On September 11, 2001, I was in the middle of a creative writing class when the teacher stopped to turn on the large box TV that was mounted in the corner of the classroom. Soon, multiple classes filed in to watch the tragedy of 9/11 unfold. We watched as the news reported that one of the Twin Towers had been hit by an aircraft. Then, we watched live as the second tower was hit by another plane, and the two iconic NYC buildings collapsed.

I remember watching the news and seeing more and more firefighters and other first responders running toward the disaster site, knowing that they were running head-on into danger and putting any fear of death aside as they searched for life in the rubble of the Twin Towers. I remember thinking if I were a firefighter, I would run in the other direction because I would not want to die. The idea of putting my life at risk to save and serve others was something that I could not comprehend at that time in my life.

As a Veteran, I realize this may sound odd. I know many who served over the last 19 years did so because the experiences of 9/11 sparked their drive to serve their country. I’d love to give you some heroic story about how 9/11 sparked that same drive in me, but honestly, I was a young teenager who cared about cute clothes, hanging out with friends, and enjoying life. Some people join because they have a desire to serve. Others, like myself, join because they realize their life isn’t going where they want, and they need change.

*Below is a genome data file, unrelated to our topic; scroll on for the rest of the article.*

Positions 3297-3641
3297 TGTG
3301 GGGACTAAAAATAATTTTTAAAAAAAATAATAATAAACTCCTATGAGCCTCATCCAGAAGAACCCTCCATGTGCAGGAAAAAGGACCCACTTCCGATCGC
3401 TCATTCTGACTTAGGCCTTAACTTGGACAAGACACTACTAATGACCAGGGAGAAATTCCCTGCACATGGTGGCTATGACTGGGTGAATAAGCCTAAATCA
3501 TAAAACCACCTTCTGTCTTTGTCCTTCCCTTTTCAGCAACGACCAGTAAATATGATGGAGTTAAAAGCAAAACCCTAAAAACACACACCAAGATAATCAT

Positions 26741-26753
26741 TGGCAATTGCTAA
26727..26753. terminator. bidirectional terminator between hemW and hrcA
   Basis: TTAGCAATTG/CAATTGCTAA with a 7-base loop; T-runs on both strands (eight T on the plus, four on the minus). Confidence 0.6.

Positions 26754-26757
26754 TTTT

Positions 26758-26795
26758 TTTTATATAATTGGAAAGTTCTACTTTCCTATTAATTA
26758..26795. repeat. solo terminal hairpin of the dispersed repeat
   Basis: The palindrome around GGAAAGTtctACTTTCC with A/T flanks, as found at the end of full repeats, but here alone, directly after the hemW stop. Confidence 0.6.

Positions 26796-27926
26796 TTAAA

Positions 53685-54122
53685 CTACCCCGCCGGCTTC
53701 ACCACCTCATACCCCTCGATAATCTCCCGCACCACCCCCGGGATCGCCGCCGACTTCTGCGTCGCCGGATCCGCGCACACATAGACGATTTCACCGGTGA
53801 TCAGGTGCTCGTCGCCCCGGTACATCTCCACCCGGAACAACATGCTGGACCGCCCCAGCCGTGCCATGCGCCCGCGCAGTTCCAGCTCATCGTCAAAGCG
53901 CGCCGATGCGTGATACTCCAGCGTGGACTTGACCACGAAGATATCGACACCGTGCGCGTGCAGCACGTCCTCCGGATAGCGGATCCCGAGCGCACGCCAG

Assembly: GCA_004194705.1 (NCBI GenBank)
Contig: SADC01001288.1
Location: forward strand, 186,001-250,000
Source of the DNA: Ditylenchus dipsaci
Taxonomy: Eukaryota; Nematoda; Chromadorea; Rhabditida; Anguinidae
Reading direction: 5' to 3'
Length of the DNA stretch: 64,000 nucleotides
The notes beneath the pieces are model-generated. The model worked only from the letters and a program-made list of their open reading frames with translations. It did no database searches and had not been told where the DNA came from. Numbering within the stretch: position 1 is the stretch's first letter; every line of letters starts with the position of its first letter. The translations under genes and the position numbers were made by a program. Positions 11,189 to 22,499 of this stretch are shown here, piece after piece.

My love to serve came while I was in the Navy. We performed search-and-rescue missions, medical evacuations, and aerial firefighting. Our missions did not always have happy endings, like when a rescue mission would turn into a recovery mission. Those were tough to take, but the successful missions made it all worthwhile. Knowing our work just saved another life was such an incredible feeling. As an adult, I now understand those firefighters and first responders who ran toward disaster despite the danger and potential loss.

9/11 was a day full of loss with attacks on the Pentagon, Twin Towers, and those who lost their lives on Flight 93. It is important that on this day, we remember the brave individuals who risked their lives to save others. The World Trade Center had the largest number of lives lost at 2,763 people, which includes 343 firefighters and paramedics, 23 New York City police officers, and 37 Port Authority police officers who risked their lives to save others. We shall never forget their courage.